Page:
Taking a leap into the dark | Trevor Zahra

Malta’s literary national treasure Trevor Zahra welcomed the Halloween season in style: by launching a short story collection which picks at the blurred lines of reality and dreams, love and death. He speaks to us about the Merlin-published Vespri, while also pitching in his 2c on the local literary scene

Trevor Zahra:
Trevor Zahra: "Certain writers would benefit immensely if they wait for the fruit to mature"

How does it feel to be releasing yet another short story collection, and with Merlin too? What keeps you excited about this process, year in and year out? 

I published Penumbra, my previous collection of short stories in 2010.  When this book was undergoing production, I wrote Jesabel and Jack & Jill, the first two stories that appear in Vespri. That means it took me five years to compile this new collection of short stories. During this period I worked on other projects as well, primarily the thematic picture dictionary Stampakelma for which I had to draw more than one thousand pictures. But stories are always hovering in the stratosphere of my fantasy. Bizarre characters keep knocking on my door imploring me to provide them with a body. And I’m always glad to oblige.

Coupled with the fact that the book was launched on Halloween day of this year, would you say that a ‘liberal’ interpretation of the confines of reality – and an equally liberal approach to the magical, surreal and bizarre – are the hallmarks of this particular book? What led you to focus on these themes and motifs?

In his analyses of the motifs of this collection, during the launching of Vespri, Dr Mario Cassar remarked that the themes that surface continually in this collection are Love and Death. I consider these two motifs to be interlinked… one by-product of the other. If it wasn’t for Love, life wouldn’t be worth living; and if it wasn’t for Death life would be unbearable. Everybody experiences them but we don’t understanding their mechanics… and that makes them magical and surreal.  I went through both experiences quite early in life… when I lost my mother and my young wife. Both experiences have stamped me for life.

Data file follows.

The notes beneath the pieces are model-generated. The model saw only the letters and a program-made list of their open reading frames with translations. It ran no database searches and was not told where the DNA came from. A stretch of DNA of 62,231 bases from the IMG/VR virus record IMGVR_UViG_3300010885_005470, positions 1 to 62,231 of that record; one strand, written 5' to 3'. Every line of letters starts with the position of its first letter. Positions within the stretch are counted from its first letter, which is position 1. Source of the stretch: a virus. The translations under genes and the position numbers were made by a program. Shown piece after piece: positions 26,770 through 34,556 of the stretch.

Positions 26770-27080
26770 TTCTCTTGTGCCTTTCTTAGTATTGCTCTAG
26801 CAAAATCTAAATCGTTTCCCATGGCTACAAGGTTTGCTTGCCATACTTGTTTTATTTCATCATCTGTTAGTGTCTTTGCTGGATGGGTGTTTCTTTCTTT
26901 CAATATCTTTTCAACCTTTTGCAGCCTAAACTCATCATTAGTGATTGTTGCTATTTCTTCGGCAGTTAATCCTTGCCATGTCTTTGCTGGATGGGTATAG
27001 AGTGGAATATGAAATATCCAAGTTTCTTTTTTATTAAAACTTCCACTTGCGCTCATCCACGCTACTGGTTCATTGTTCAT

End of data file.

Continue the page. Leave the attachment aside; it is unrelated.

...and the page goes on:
Do you think the story is particularly conducive to such subject matter? Why?

I believe that characters are the crux of the narrative, but a good plot is an added asset. It pushes the story forward and keeps the reader engaged. Stories dealing with Death sound creepy, but intriguing characters can mold the bizarre into fantastic reading.

Maltese literature appears to be largely averse to the fantastical and abstract. Do you agree, and if so, why do you think this is?

Yes… up to a certain extent. There was a time when the “fantastical” and the “abstract” were confined to folktales and children’s stories. But I notice that we have a small crop of young writers that are pushing these genres into new territories.

On a similar note, you have seen the literary scene in Malta evolve first-hand. At what place would you say it finds itself now? And what would you change about it?

As I have just stated, we do have a surge of some very good quality literature.  But occasionally one meet writers who don’t really possess a good command of the Maltese language and thus produce work that is lacking in idiom and syntax.  I think that certain aspiring writers will benefit immensely if they wait for the fruit to mature and sweetens its sap, before they move into the harvesting season.

What’s next for you?

Now I’m looking forward to resume my research on a children’s book that I’ve been planning for quite some years ... and which I have unjustly neglected.

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